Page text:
In 2015 we discovered that the maintenance department at the College had a thermal imaging monitor (a FLIR E60bx). Out of interest, we borrowed it for a short while to have a look around our storage areas.

In our old strongroom, built in 1973, we were already aware that the south and west walls which were exposed outside walls, could be a problem for material stored on the shelves which were extremely close to those walls. We’d trialled a period of switching off the air conditioning in 2013-14 during which time we’d increased our monitoring using tiny tags and particularly around these walls. In general terms, in a closed space, when the temperature drops the relative humidity rises. So this is why the air next to the cold walls would be likely to have a higher relative humidity than the rest of the room and we did observe this using the tiny tags. Higher relative humidities are a problem for archives as they increase the rate of deterioration in organic materials, can cause planar distortion and increase the likelihood of mould.

A thermal image and a photograph of the West wall of the strongroom. The wall is showing as purple and blue on the thermal image, compared to the yellows and oranges of the rolling stacks.
Fig. 1: This image shows the cold outside west wall of the strongroom (bluer areas are the coldest).

In the coldest part of the winter in 2018, we again borrowed the monitor to take more systematic readings to record how the temperature varied along the wall and in particular, what difference the insulating foil we’d added to part of the coldest wall was making. We found that where this insulation existed, the temperature of the wall was around 1.5-2.0 degrees centigrade warmer than where there was no insulation. We are likely to extend or improve on this insulation within the next couple of years as we investigate a much more passive system to replace the existing air conditioning system.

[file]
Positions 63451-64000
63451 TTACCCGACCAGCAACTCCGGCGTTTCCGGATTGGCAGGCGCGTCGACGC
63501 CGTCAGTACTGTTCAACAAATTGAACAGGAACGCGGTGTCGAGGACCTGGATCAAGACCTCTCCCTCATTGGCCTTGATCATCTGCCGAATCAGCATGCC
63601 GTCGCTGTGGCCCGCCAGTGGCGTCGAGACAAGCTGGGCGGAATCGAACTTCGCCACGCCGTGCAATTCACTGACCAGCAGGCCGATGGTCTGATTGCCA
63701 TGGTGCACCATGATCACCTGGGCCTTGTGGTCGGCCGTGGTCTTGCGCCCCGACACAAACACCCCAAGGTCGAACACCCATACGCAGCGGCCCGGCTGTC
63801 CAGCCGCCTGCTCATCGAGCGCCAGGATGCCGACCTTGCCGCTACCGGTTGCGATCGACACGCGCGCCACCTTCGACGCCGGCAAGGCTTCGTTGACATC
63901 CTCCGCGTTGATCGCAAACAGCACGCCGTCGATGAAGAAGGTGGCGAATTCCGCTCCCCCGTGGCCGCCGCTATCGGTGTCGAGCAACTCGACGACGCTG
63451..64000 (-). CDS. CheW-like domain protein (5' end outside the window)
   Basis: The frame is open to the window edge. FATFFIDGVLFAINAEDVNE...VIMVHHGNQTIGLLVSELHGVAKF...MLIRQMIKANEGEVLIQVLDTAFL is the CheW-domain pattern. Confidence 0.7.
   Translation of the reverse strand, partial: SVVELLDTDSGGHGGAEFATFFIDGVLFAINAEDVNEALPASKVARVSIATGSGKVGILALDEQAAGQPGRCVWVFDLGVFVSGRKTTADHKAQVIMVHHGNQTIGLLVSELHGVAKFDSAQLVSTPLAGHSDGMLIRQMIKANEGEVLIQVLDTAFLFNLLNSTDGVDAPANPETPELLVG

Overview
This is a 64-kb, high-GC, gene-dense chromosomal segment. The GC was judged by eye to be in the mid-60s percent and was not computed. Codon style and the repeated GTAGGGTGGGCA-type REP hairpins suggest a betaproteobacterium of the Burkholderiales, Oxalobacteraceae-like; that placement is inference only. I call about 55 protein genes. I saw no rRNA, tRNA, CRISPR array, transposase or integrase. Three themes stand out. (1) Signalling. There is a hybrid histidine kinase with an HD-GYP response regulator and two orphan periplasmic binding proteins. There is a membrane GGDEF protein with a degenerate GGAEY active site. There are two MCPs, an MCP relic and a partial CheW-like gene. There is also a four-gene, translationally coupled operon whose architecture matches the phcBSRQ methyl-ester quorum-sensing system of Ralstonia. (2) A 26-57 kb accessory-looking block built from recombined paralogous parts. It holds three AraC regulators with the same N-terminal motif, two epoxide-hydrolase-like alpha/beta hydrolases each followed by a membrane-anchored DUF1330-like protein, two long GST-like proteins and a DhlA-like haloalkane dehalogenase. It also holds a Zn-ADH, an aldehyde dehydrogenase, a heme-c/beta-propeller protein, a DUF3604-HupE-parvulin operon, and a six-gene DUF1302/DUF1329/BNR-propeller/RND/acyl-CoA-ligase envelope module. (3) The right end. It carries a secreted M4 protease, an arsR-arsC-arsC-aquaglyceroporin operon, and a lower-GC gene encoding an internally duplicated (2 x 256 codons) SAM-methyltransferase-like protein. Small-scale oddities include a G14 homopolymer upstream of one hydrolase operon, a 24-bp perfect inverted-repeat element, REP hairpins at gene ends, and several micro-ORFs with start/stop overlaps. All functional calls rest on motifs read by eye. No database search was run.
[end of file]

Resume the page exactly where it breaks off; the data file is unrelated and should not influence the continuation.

A thermal image and a photograph of an area of the rolling stacks where insulation has been applied to the wall. The colours on the thermal image are mostly yellow and orange.

Fig. 2:This image shows part of the south wall, between the stacks, where an insulating foil has been applied to keep the wall warmer.

The other interesting thing that we discovered was that the strip lights that we had in 2015 were very warm at the ends and in the middle where the transformer was (between 45-51 degrees centigrade). This was a factor in us deciding to replace these lights with modern, cool, LEDs, many of which are motion sensitive. This improved our energy efficiency and fire safety

In our collection reception area, which we call our Sorting Room, we have long been aware of the potential for high humidity in there because of the fluctuating temperature and exposure of the outside walls.

A thermal image and a photograph of shelves and the wall behind them in the old sorting room. The wall is purple on the thermal image

Fig. 3: Image showing cold outside west wall of the old Sorting Room

Over the years, we have sought to keep the collections in there safe with periodic use of a portable dehumidifier and fans. Again, the thermal monitoring gave us data on the temperature of these walls especially in comparison with the next door room which was then our Reprographics Room. Continuous monitoring since then with tiny tags in both rooms convinced us that swapping the areas around would provide a much more stable, dry and safe reception area. So in January 2020, work began to swap these two areas around and we now have a fantastic new Sorting Room which is absolutely fit for purpose, providing a stable, dry and clean environment.

Sarah Lewery
Senior Conservator